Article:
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Ideas for muscle cramping

 
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Hey ya'll does anyone know of good herbs to use for cramping issues? Modern medicine kinda failed us on this one as all blood tests have come back as okay with electrolytes being in the good realm. We've done magnesium and potassium and sodium and re-mineralized water. I dont know if this is the right place to ask (if not let me know where to go). But does anyone have a tincture or herbal remedy that might help?
 
master pollinator
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Try an anti spasmodic herb. I suggest Passiflora incarnata.
 
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Try to keep yourself as hydrated as you can.  Force yourself to drink more water then what makes you satisfied.
 
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Anecdotally, when I played soccer all the coaches and trainers carried around yellow mustard packets, as in the little condiments that came with hotdogs from a convenient store. A sudden calf cramp got first treated by stretching to relax and a mustard packet. The two or three times I had it, it helped and other players said the same.

I know nothing about medicine or herbalism, or even why mustard worked (could have been placebo for all I know), just sharing what the trainers used to do, for what it's worth.
 
Joylynn Hardesty
master pollinator
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Oooops! Dosage of passiflora.

1 heaping tablespoon per cup of water 1-3 times a day


From  this book by Sharol Tilgnor.
 
Marae Davis
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I appreciate the responses and will try them out!
 
pollinator
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If your issue is muscle cramps, there are many possible causes beyond an electrolyte deficiency.
Eg, leg cramps can be caused by spinal problems.
You should get an evaluation by a traditional medicine doctor.
If the issue is muscle cramps, that was in certain circumstances in the old days treated by quinine,
However that is no longer recommended due to side effects.
 
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If you are talking about muscle (calf) cramps and not menstruation cramps, I can relate. In my case it came with menopause.

What does not really help is magnesium because I find it releases more electrolytes (by way of diarrhea the next morning). So I try to avoid it.
Also try to avoid alcohol. I find it worsens the cramping.

I find I get help from eating salty snacks and pickle brine, or in my case the brine of lacto-fermented food. Apparently it contains a good mix of electrolytes.

If you also get relief from herbal anti-cramp teas/infusions I am interested, maybe a combination of the two methods works best.
 
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I think you need to experiment -- blood work might tell you the normal range, but maybe your body needs a little extra of this or that. For me, a good dash of potassium salt makes all the difference. Another guy I know takes a calcium suppliment and it works.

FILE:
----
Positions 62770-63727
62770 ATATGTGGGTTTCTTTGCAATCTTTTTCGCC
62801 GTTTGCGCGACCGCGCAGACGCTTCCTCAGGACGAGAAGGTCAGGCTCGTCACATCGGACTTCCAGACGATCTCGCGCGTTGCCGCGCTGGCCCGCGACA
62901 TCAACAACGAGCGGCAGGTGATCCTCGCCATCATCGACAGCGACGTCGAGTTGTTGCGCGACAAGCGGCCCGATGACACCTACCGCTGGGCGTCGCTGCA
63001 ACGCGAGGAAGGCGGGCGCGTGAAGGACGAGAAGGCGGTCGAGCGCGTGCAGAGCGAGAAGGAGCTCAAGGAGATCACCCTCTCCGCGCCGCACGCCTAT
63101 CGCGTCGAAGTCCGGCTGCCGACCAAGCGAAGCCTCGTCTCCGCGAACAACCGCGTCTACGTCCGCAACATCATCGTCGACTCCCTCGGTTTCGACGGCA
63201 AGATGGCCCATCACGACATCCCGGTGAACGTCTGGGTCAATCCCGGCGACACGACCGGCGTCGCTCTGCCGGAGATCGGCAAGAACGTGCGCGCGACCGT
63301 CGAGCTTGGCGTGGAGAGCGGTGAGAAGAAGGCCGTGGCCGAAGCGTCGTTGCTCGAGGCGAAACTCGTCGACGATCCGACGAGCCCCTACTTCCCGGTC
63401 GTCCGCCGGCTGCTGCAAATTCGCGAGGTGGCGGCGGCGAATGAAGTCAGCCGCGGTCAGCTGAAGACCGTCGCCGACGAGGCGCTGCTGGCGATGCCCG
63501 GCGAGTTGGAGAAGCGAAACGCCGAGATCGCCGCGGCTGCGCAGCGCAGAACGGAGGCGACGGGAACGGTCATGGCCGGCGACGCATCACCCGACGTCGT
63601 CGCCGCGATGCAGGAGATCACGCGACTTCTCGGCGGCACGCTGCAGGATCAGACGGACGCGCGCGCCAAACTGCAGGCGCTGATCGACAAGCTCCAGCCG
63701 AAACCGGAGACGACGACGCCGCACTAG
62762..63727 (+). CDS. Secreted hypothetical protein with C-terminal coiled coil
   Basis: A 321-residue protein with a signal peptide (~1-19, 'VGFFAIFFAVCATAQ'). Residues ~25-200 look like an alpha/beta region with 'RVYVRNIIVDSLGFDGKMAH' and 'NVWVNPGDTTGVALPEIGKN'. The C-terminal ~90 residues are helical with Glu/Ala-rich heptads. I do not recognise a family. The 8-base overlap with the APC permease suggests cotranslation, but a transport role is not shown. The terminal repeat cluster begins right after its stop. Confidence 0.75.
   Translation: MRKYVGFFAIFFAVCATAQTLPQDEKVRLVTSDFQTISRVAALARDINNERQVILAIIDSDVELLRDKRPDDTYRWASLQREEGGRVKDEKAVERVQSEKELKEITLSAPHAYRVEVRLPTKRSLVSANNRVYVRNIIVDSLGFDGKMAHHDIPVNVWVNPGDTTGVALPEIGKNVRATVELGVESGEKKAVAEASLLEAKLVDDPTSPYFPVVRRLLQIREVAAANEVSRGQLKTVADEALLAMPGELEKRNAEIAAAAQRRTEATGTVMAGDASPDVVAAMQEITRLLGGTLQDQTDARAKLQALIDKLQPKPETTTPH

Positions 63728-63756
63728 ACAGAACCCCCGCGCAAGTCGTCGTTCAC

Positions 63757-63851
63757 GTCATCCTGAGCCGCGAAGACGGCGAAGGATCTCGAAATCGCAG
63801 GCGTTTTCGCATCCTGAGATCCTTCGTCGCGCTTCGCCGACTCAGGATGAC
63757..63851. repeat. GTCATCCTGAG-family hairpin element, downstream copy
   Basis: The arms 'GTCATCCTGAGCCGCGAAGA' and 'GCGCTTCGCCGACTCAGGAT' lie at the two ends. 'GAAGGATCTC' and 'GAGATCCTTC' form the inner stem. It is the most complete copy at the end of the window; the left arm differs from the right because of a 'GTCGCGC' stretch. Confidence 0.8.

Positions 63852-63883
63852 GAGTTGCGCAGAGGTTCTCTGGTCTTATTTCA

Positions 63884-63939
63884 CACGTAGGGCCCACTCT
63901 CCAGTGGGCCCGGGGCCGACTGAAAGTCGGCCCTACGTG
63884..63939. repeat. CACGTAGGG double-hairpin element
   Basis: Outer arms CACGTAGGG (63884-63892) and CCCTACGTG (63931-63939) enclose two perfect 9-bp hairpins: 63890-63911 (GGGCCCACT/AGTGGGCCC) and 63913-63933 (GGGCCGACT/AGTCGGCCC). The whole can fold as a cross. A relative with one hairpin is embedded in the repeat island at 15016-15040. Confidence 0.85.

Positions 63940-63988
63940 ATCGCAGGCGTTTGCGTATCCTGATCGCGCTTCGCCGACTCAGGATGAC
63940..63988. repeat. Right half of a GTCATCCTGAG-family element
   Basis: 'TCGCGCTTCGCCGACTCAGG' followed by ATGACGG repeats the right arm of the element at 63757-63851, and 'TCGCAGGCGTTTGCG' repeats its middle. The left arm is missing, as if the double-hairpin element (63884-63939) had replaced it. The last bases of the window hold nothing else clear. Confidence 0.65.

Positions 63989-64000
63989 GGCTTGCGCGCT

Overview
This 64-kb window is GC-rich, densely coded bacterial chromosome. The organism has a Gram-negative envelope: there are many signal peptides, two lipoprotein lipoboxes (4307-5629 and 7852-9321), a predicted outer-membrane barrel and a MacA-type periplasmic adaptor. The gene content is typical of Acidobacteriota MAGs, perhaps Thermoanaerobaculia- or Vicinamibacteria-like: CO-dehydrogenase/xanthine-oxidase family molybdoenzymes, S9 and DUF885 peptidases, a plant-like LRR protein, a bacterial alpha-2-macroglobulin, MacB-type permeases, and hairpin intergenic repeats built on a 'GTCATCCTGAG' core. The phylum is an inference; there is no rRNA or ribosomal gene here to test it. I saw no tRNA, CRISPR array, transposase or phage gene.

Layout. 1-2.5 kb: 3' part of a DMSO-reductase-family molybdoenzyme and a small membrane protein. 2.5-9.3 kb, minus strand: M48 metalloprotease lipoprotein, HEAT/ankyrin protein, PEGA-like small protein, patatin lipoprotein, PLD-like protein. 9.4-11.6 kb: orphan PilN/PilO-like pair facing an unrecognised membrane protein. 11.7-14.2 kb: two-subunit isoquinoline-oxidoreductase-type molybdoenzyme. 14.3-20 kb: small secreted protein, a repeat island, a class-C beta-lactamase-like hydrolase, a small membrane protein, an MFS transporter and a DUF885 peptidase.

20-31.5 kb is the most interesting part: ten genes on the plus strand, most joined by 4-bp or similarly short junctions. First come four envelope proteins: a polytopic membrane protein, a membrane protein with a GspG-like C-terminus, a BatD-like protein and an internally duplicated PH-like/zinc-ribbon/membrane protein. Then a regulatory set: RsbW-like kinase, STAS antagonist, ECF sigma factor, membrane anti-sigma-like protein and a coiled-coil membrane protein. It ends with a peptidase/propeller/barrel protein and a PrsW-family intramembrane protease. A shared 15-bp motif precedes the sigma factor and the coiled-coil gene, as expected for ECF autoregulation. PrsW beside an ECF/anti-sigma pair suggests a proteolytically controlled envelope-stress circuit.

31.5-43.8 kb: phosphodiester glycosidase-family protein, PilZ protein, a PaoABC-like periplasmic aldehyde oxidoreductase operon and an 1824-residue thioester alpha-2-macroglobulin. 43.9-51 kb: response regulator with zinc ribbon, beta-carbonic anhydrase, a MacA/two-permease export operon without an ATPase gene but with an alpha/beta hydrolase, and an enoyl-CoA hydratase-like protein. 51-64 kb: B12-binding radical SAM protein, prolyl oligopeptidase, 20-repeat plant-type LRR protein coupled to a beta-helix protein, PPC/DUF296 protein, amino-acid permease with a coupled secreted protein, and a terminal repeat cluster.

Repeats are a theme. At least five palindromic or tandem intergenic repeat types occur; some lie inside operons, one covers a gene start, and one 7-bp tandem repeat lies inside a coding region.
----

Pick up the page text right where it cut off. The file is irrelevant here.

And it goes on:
Edit: I re-read the OP and it looks like you've tried potassium, though it's not clear regarding the form. I second the suggestion of monitoring and forcing hydration -- I'm one of those people who gets dehydrated easily but doesn't feel thirsty.
 
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I have read that massaging chamomile essential oil onto affected muscles helps.

Also, ginger, which stimulates circulation, is one of the most common herbs for leg cramps. Add ginger while cooking or making a tea from it.

I hope this information was of some value to you.

Something I learned from reading the forums is that magnesium bath flakes mixed 50/50 with water and put in a spray bottle works better than the chamomile or ginger for both muscle cramps and pain.
 
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Watching with interest.   I remember my aunt and grandmother suffering terribly from calf cramps, and now-post-menopausal I am starting to experience them as well, especially on first waking in the morning.   Or first stretching in the morning.   They sometimes even leave visible bruising and leave that muscle spot sore for days afterwards.   I'm not aware that anything traditionally suggested ever helped my older female relatives (and they are no longer around for me to ask detailed questions of).  

 
Anne Miller
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I saw a tv show that said that if a person takes a diuretic that potassium is something their doctor would tell them that they need to take.

My blood pressure medicine doesn't work unless a diuretic is included and none of the doctors have ever mentioned potassium.

After seeing that on TV I just recently started taking potassium.  I have always tried to get it from bananas and grapes though those are not always available to me.

The funny thing it seems that taking the potassium has helped with leg cramps.
 
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Your body will do whatever it can to keep blood electrolyte levels constant, including taking them from the tissues. So serum levels won't always tell the whole story.

I have had muscle cramping issues my whole life. I take 900 mg magnesium orally and it's not enough to stop all the cramping although it helps a lot. Only when I started using transdermal magnesium did the cramping stop. Your skin will absorb large amounts of magnesium and it doesn't interfere with the bowels. Our digestive tracts must have some limit on how much they can absorb in a day.

So many things can cause magnesium deficiency and a fairly significant percentage of people are deficient to some degree, mostly due to lifestyle (stress, diet, toxins, depleted soils, etc.).

My favorite antispasmodic herb is chamomile. It is also anti-inflammatory. The key for me is taking enough - a teabag or two won't do the job. I use about a cup of dried herb and make a big pot of tea. A couple of mugs of that and my muscles feel all relaxed.
 
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As has been mentioned, topical magnesium can help a ton. I've had some wicked calf cramps that were stopped in seconds by applying a magnesium salve I made. I could actually feel the knot in the muscle going away under my hand. You can make your own magnesium spray or salve very easily by just dissolving magnesium flakes into hot water, I believe it's a 1:1 ratio. I like oral magnesium too, though some kinds work better than others. Magnesium glycinate is what my DO recommended for me, as it is better absorbed and less likely to cause diarrhea the way some other forms do.

Cramp bark (Viburnum opulus) might be a good one to look at. As the name suggests, it can help with muscle cramps. I'd recommend tincture, as it isn't very pleasant tasting, at least to me. I've found it very effective for menstrual cramps particularly. Hops might be another good option to look at, so long as the mild estrogenic effect isn't a problem for you.